While the search for Australia’s first Zero Net Energy Town – and the blueprint to build it by – continues, a US project to transform the Vermont city of Rutland into a renewable energy example for the rest of America has just been announced.
The joint effort to establish Rutland as “the Energy City of the Future,” and position Vermont as “a leader in the movement toward cost-effective sustainable energy solutions,” is being driven by no less than NRG Energy – America’s largest independent electricity producer – alongside Vermont utility Green Mountain Power Corp.
The involvement of NRG should not be downplayed. It has a generation portfolio of more than 50GW – about the same as Australia’s entire main grid – yet it sees the future in encouraging its consumers to generate and store their own electricity, and to enjoy a whole heap of consumer devices from electric vehicles to portable power packs.
The general plan is to develop products and services that will make it easier for Vermonters to generate and use renewable energy. And it will begin with the development of a “micro-grid” that will provide solar energy to the city of Rutland starting next year, Green Mountain Power president and CEO Mary Powell said on Tuesday at a press conference.
Other green energy product offerings and services from the new project will include: personal energy management; portable power packs; electric vehicle infrastructure; community solar deals; and micro generation technology.
The overarching goal, however, is to shift away from the large, centralised power grid in favor of more efficient ways of producing and delivering electricity to the company’s 265,000 residential and business customers, Powell said.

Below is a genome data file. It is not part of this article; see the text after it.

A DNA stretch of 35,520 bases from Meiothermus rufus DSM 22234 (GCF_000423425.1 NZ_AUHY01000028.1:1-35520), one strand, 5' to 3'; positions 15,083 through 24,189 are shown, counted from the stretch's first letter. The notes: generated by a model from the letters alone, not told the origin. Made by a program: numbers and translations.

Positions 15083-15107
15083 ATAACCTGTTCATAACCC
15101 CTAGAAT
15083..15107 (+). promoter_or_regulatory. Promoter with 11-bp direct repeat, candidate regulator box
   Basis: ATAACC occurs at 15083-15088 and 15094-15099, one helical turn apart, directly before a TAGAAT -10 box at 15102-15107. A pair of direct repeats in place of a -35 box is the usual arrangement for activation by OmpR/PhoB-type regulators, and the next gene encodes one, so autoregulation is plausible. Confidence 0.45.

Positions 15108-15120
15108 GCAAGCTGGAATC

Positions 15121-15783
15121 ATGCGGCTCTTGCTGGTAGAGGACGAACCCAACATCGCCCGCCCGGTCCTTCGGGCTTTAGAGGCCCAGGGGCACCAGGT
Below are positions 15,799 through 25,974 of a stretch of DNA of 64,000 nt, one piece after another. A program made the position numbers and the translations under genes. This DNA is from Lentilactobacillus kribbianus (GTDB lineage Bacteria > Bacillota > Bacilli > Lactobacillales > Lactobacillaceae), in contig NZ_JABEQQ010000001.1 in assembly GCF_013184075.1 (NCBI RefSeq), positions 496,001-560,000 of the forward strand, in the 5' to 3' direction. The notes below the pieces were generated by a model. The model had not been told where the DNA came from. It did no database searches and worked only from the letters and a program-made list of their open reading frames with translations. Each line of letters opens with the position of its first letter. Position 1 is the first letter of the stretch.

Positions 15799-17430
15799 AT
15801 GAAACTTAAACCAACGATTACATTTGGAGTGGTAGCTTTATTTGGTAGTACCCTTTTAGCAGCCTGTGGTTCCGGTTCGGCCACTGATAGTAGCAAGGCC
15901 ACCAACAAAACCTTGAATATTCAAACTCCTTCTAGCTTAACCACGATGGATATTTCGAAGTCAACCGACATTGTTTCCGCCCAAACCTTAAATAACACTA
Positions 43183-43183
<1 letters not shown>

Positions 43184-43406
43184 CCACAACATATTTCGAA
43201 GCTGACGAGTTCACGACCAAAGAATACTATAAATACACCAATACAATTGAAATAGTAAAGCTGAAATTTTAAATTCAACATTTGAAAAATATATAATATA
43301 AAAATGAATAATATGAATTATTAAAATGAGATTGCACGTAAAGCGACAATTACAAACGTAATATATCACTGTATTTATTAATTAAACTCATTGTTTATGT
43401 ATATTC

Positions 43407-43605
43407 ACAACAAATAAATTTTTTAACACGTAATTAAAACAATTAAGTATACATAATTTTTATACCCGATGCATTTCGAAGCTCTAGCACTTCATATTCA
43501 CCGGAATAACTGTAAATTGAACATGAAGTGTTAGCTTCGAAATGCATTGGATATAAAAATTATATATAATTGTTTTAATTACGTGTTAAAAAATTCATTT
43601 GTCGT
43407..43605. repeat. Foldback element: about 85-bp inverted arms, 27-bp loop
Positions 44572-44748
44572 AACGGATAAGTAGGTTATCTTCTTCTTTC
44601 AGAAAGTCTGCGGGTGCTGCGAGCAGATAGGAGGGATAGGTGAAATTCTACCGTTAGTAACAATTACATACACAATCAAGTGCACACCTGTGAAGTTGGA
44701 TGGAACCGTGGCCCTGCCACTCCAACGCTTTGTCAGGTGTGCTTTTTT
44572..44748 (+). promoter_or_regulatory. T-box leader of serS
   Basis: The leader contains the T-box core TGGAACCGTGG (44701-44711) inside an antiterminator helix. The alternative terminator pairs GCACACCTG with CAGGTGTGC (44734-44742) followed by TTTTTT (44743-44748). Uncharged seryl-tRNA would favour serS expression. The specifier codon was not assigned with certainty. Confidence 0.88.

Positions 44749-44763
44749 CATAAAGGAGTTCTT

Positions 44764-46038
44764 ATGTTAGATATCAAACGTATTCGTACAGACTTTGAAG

This will mean leveraging NRG’s microgrid capabilities to transform the distribution grid from a 100-year-old electric delivery model to a market-based platform designed to create efficiencies and distributed energy solutions through renewable technologies and energy storage.
“This partnership is a really big deal for our customers and for Vermont,” said Powell. “Our partner NRG Energy is a cutting edge leader in green energy solutions, and they see in Vermont the same potential that we at GMP have recognised for years.
“Our customers consistently tell us they want tools to save money and move to renewable energy sources, and we can show the rest of the country how to get there. This is what our energy future looks like.”
“Through this partnership, we hope to demonstrate that investing in a 21st century energy eco-system that is more sustainable, resilient, affordable and individually empowering for the people of Vermont is more sensible than pouring more investment into the creaky old grid infrastructure from the 20th century,” said David Crane, President and CEO of NRG.
“In the course of so doing, we will also prove that the concepts of ‘electric utility’, ‘renewables’ and ‘personal choice’ are not mutually exclusive.”